POP.

The return to work after having kids can be a time of great internal conflict. Of nerves. Of excitement. Of guilt. Of no guilt. Of logistics. Of crazy money spent on childcare. Of questioning “Is it worth it?” or “When can I start?”.

This week saw my first client meeting as Mrs Robinson since having my boy 16 months ago.  I have blogged a bit and been working from home in the last few weeks but I’ve not been in front of  REAL LIFE HUMAN clients in that time.

It marked the physical start of going back to work for me and of my cosy maternity bubble bursting.

POP.

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My boy in a bubble

Dom asked me the other day what the early years of motherhood have felt like for me.

The only way I can describe it is as being me, but under chicken wire.

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You can see me and I can see you.  I don’t seem any different yet I am slightly tethered by this invisible mesh.  It does loosen, gradually. Then one day you realise that you are beginning to float again. You want to grab on to a balloon and soar but you can’t quite. You feel like a different version of the you before. Not better, not worse. Just different. Responsible, I guess.

He looked mildly confused so we turned the telly on.

Even though working for myself has its advantages (namely the luxury of flexibility and not having an adult boss, just 2 mini ones) it doesn’t mean you avoid those feelings when starting up again. Oh no, far from it.  You are on the frontline of everything.

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My bosses. They are as tough as they look.

Like most things, it’s down to confidence.  Something that can take a serious trouncing when you’ve been bringing up baby.

There are no appraisals or 360s at home to let you know you’re on the right track.  If a colleague were to poo their pants in your presence, sometimes several times, on a daily basis you would probably, hopefully, lodge a complaint with HR.  But you have been lovingly wiping it up for the last X months.  Your barometers of survival and success have changed and that’s OK. Just getting through the day in one piece can be enough.

Here are a few ideas to get you work ready when the big day comes:

1. Boost your confidence – acknowledge your OLD skills

Phoebe Lovatt of the Working Women’s Club suggests “swapping your to-do list for a done list” as a way to get motivated.

This means listing all the things you’ve made happen in the last 6, 12, 18 months (That includes keeping a small person alive) and appreciating all that you have achieved. If you’ve been OOO for a while, read over old emails, it always really surprises me what I’ve written in the past but it also reminds you that it is all there inside you when you need it.

Dig your CV out while you’re at it and reacquaint yourself with all that you’ve got under your belt so far. See?

2Boost your confidence – acknowledge your NEW skills

Parenthood has flung a lot at you. It’s the steepest of learning curves.  I was thinking about the types of roles in the advertising industry I could recruit for and realised I’ve done most of them myself in the last few weeks alone. I suddenly felt very qualified:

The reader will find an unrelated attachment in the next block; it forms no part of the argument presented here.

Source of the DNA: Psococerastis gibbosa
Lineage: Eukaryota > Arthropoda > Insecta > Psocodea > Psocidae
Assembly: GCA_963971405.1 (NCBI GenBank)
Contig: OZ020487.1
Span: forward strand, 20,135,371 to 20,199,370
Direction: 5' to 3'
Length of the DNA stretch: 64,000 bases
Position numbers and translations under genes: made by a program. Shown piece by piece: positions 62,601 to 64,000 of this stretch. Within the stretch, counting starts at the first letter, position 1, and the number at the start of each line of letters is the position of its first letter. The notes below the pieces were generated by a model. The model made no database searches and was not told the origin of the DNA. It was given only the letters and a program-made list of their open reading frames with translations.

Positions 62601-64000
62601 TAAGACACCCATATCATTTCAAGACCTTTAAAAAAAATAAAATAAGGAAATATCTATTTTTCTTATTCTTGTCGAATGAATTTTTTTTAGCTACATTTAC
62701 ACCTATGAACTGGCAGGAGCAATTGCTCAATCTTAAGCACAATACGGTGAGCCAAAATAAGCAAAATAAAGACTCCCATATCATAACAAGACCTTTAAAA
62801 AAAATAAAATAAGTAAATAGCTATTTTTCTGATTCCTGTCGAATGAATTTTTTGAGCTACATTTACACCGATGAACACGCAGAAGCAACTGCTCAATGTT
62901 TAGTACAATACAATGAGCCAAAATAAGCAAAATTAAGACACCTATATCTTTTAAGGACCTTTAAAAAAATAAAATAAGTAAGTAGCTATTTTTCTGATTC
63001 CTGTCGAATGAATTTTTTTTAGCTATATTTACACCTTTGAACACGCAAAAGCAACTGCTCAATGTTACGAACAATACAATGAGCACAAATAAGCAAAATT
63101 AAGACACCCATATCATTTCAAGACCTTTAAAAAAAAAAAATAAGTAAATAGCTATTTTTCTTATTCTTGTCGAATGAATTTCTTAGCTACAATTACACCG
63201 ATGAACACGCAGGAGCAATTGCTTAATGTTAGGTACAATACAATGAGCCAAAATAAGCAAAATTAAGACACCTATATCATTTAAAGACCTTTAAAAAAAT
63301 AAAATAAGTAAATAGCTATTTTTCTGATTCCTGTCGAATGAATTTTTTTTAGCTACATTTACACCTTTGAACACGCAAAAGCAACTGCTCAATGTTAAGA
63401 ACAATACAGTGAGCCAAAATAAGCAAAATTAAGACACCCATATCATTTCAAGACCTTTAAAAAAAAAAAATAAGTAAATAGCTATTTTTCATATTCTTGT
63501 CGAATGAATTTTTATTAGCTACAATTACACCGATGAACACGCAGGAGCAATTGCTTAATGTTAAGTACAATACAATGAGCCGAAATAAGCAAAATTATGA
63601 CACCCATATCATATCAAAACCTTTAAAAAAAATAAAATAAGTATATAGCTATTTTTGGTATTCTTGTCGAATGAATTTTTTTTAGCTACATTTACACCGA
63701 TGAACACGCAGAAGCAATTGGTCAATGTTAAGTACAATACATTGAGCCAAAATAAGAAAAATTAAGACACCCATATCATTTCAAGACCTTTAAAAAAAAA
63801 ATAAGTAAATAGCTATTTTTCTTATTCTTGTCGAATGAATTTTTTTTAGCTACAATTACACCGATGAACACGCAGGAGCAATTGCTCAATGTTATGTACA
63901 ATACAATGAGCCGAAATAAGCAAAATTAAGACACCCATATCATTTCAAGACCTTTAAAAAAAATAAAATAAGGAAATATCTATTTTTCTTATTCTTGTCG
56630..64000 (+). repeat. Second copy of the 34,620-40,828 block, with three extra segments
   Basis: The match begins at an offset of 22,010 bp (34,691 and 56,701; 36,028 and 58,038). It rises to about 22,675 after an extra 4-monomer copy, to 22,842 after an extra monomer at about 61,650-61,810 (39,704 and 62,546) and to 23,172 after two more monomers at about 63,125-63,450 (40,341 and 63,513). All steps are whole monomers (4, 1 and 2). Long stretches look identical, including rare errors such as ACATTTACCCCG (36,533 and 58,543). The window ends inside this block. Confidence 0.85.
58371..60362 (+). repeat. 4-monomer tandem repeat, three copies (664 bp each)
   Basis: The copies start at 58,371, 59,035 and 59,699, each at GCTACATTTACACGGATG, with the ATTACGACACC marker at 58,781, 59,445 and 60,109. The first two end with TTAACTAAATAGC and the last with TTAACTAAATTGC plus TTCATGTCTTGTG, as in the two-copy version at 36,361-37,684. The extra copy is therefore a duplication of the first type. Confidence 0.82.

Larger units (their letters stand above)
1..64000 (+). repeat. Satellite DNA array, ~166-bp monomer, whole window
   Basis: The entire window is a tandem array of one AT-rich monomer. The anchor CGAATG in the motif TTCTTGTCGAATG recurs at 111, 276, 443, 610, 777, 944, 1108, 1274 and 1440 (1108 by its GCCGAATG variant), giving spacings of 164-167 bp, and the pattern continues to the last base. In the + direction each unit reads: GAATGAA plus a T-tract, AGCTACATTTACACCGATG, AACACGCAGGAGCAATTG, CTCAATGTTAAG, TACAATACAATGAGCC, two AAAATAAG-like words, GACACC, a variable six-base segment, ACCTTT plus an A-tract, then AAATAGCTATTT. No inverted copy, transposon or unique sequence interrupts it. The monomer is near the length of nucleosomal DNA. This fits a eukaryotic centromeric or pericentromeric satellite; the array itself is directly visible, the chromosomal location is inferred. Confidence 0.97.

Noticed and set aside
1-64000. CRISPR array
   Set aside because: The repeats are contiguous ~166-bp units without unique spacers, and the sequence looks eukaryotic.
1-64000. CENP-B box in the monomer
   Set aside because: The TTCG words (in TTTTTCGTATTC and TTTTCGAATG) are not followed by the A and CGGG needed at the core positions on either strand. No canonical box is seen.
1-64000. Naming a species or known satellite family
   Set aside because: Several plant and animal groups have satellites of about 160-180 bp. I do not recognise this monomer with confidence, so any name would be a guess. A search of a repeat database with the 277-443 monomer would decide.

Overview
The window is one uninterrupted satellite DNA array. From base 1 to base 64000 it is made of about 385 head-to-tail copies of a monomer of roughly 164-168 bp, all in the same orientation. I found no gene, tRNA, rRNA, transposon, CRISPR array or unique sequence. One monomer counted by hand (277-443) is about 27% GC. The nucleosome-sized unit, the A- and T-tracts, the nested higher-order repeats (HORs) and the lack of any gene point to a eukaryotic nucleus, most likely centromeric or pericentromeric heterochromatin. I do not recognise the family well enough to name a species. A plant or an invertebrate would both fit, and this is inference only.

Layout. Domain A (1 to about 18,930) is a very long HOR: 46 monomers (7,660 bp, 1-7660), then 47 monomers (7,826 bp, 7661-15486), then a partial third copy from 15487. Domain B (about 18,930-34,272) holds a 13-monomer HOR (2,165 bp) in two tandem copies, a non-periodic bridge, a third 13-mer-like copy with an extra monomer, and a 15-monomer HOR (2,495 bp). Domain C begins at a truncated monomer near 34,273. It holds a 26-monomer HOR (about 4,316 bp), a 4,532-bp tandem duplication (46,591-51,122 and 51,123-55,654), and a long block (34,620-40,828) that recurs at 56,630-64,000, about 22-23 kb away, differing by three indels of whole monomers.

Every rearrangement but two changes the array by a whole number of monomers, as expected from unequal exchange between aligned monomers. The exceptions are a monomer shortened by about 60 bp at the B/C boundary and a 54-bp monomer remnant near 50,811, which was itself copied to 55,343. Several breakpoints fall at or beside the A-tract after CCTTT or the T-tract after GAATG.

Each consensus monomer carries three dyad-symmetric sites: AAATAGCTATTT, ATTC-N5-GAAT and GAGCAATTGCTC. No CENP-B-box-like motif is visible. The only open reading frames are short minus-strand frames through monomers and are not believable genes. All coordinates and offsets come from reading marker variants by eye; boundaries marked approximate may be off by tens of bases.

MD – Right team, our goal this week is to get to school before they ring the bell. There will be bonuses for those who make this happen.

FD – Sorry darling we don’t have enough pennies for that *insert horrible lump of plastic branded with Frozen* today.

Planner – My insight is that my small ‘clients’ are fickle. Planning is often wasted.

Media Planner – In Q2 they will move from Peppa Pig to Ben and Holly before moving on to Paw Patrol in Q3

Creative – Wow this cardboard tube is a telescope/ a mast/ a horsey/ a really nasty weapon in your hands. Let’s put it in the recycling now.

Art Director – Let’s make a lovely card for Nana’s birthday

Creative Director – The card is lovely, darling, but I think it needs glitter

Client – 10 minutes later. I hate glitter.

Copywriter – See PR

PM – I now have an online colour-coded-calendar-per-human in the house. Gross I know.

PR – Thank You/ Birthday/ Christmas cards x 1 million

Social – An Instagram account devoted entirely to pictures of my sprogs. You don’t have to look.

Receptionist – Sure, I’ll take that parcel for number 20.

Cleaner – Noses, bums, tears and surfaces mainly.

Canteen – 3 meals a day, 7 days a week. Though I do outsource to chez Nana, chez Grandpa, Wagamamas, Nandos, Pizza Express* delete according to emotional state/ how near it is to payday.

Procurement – I have joined CostCo. It has come to that.

3. Childcare

Having this right and feeling happy about where your babe is spending their days is basically key to your at-work peace of mind.

So many things to consider:

Distance/ Flexibility/ Opening Hours/ COST/ Childminders/ Nurseries/ Nannies/ Au Pairs/ VIBES VIBES VIBES

You know the deal and what is most important for your needs.  My only advice would be is to go and see them ALL.  You might think you want a nursery environment and then find a gem of a childminder that just FEELS right and vice-versa.

Toptip: Your local authority should have a list of Ofsted registered childminders in your area on their website.

4. Plan A, B,  C and D…

Getting the logistics sorted is also key to you being as relaxed as possible when life does its thing, which no doubt it will.

Get a back up childcare plan or two in case your childcare goes wrong or your little one gets ill in those first days back.  Just knowing which friends and family members are on stand-by/ have a front door key is a life-saver.